If you are experiencing any of these symptoms, it is important to seek medical attention right away. While knee pain is often the result of a minor injury or condition, it can also be a sign of something more serious.

If you are unsure whether or not you should go to the emergency room, you should always err on the side of caution and seek medical attention. The doctors and nurses at the ER will be able to evaluate your symptoms and determine the best course of treatment.

An ER visit for knee pain is often not a life-threatening situation, but it is always better to be safe than sorry. So, if you are experiencing any of the above symptoms, don’t hesitate to head to the nearest emergency room.

KeagenHadley-emergency-healthcare-worker

Types of Knee Pain

There are two main types of knee pain:

Acute: Acute knee pain is the result of a sudden or serious injury, such as a fall or car accident. This type of pain is often severe and can make it difficult to walk or bear weight on the affected leg.

Chronic: Chronic knee pain is usually the result of an underlying condition, such as arthritis or patellofemoral pain syndrome. This type of pain is often less severe than acute pain, but it can still be debilitating.

While both types can produce severe pain, the sharp pain associated with acute pain is generally designated as “severe”. It is safe to say that the persistent and nagging pain associated with chronic knee pain can also be very severe, and heavily impact patients’ lives.

Should I go to the Emergency Room For Knee Pain?

The main reason that you should go to the emergency department for knee pain is if you suspect it is a medical emergency. This means that to deal with the pain you would need highly specialized personnel like an orthopedic surgeon, orthopedic doctors, and relatively immediate medical attention.

An orthopedic specialist should only be seen in an emergency room for knee pain if the pain is so severe that it keeps you from being able to walk, or if there is an open wound on your knee. If you have a very high fever or red streaks going up your leg, those are also signs that you should seek emergency medical attention for your knee pain.

In general, if the pain is manageable and does not feel like an emergency, it is best to seek an appointment with your primary care physician or an orthopedic specialist to get an accurate diagnosis and treatment plan. Many times x-rays or MRIs will be ordered to rule out any serious knee conditions. If you have had previous injuries to your knee, be sure to mention this to your physician, as it can help with diagnosis.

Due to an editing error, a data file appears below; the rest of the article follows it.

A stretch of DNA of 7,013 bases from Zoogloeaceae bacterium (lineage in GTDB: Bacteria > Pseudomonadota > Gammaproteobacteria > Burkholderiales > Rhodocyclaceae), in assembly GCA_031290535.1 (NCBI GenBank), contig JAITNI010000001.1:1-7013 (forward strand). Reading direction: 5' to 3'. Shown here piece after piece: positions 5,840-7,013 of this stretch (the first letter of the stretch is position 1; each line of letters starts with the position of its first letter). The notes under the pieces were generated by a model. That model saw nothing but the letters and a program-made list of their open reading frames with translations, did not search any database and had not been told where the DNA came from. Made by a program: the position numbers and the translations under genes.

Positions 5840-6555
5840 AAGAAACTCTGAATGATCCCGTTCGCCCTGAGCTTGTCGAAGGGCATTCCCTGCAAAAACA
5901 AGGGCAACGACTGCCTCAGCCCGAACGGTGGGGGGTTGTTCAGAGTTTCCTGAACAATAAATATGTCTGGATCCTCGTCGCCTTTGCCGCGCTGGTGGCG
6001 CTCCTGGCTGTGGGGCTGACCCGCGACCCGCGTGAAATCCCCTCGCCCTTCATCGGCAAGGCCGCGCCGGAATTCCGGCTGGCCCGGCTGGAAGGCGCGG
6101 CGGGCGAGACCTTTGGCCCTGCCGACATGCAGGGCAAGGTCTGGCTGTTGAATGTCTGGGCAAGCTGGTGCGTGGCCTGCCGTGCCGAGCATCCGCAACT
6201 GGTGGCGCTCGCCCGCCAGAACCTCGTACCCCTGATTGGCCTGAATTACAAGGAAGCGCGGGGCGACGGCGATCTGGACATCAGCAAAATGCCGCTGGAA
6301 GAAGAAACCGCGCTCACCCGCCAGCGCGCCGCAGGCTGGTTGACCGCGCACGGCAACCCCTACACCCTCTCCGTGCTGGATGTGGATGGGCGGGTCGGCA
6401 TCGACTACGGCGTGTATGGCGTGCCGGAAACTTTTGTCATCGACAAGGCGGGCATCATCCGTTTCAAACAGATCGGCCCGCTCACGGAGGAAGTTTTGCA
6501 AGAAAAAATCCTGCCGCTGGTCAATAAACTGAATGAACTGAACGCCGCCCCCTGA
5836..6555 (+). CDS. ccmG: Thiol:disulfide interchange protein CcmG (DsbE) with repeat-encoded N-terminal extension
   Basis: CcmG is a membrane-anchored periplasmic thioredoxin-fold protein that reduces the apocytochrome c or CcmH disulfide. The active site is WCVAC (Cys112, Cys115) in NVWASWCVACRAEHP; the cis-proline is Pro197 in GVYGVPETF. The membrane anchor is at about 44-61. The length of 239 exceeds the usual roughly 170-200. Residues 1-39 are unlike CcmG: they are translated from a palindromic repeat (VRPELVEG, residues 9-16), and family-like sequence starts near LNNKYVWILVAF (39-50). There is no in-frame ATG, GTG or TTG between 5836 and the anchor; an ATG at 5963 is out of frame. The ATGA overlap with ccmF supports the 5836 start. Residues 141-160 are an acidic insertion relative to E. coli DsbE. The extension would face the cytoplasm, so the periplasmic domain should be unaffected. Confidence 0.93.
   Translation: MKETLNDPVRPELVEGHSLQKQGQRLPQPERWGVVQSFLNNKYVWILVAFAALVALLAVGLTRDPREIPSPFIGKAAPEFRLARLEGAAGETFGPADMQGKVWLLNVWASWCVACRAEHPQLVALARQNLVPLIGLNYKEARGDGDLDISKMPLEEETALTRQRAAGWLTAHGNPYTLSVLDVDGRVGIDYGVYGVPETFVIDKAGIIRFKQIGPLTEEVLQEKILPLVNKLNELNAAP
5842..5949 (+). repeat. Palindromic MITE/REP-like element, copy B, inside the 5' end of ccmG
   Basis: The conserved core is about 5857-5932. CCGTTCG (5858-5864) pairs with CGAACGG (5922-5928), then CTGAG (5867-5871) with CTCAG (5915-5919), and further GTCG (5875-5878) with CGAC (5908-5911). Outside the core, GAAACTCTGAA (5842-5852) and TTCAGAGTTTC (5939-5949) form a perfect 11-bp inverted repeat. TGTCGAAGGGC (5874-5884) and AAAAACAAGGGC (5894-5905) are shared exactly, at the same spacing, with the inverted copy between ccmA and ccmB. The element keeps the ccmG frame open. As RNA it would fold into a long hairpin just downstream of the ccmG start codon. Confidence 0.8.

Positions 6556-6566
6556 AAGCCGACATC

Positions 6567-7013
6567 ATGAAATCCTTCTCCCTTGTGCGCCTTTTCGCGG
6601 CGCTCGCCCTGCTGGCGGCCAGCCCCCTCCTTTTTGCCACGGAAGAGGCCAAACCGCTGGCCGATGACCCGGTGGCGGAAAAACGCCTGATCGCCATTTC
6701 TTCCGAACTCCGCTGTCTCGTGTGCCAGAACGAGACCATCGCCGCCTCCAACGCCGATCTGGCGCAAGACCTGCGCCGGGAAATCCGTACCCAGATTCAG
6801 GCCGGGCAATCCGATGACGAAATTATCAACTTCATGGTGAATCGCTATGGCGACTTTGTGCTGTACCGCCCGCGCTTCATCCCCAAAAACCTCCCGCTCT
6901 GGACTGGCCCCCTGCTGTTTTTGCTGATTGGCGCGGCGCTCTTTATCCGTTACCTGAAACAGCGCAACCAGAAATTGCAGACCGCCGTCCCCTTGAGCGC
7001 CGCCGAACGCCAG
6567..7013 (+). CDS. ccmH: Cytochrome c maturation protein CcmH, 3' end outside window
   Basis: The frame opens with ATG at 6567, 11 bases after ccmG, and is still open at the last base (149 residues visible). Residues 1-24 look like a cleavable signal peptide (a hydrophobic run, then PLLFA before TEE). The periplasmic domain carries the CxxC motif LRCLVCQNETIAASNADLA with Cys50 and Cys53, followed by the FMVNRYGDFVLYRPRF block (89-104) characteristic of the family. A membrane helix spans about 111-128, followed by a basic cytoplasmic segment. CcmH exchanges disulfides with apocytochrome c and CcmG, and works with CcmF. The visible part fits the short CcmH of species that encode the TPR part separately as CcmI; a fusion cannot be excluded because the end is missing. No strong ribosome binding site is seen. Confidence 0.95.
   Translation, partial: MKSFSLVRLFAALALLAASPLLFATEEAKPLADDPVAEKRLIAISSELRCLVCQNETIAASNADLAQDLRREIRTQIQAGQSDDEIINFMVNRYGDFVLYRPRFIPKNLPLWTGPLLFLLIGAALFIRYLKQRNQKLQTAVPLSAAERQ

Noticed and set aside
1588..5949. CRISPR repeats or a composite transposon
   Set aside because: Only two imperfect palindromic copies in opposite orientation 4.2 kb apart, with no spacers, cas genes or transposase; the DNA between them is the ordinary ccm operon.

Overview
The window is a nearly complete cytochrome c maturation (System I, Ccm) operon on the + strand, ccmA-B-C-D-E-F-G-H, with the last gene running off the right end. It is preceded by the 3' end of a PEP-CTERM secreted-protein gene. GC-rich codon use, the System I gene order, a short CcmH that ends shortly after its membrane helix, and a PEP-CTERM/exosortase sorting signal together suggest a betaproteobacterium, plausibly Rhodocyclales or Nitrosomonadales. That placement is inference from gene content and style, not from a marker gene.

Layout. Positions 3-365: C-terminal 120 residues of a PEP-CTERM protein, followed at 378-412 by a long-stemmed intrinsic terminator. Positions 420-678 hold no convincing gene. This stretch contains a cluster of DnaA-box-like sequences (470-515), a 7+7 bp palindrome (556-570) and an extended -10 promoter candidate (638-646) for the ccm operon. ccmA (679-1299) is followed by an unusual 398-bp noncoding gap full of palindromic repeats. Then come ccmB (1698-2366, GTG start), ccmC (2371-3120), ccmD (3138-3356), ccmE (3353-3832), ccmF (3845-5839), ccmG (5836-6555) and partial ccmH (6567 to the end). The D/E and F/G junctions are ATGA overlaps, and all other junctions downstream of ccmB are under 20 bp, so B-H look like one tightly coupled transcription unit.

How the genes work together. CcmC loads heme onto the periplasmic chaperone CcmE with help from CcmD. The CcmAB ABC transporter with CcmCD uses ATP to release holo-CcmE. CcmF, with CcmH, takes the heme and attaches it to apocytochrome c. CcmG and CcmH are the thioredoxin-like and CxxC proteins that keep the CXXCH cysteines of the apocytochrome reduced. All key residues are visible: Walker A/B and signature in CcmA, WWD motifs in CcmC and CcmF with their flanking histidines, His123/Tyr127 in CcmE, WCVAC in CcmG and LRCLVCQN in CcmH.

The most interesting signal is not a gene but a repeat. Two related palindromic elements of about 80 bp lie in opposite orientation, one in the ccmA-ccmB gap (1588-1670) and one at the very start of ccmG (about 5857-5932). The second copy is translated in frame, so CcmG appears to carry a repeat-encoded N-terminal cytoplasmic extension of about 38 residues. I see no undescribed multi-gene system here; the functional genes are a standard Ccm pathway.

Treatment for Knee Pain

There are many different treatment options for knee pain, depending on the underlying cause. Some common treatments include:

– rest

– ice

– heat

– physical therapy

– exercise

– weight loss

– braces or supports

– pain medication

– injections

surgery

If you are experiencing knee pain, the best course of action is to consult with a medical professional. They will be able to evaluate your symptoms and determine the best course of treatment for you.

KeagenHadley-yellow-ambulance-picking-up-patient

Physical Therapy for Knee Pain

One of the most common treatments for knee pain is physical therapy. Physical therapy can help to reduce pain, improve range of motion, and increase strength. A physical therapist will design a customized treatment plan based on your individual needs.

The goal of physical therapy is to help you return to your normal activities as soon as possible. Treatment may include exercises, stretches, electrical stimulation, and ultrasound. Physical therapy can be performed in a clinic or at home.

If you are experiencing knee pain, contact your doctor to discuss whether physical therapy may be right for you.

Exercise for Knee Pain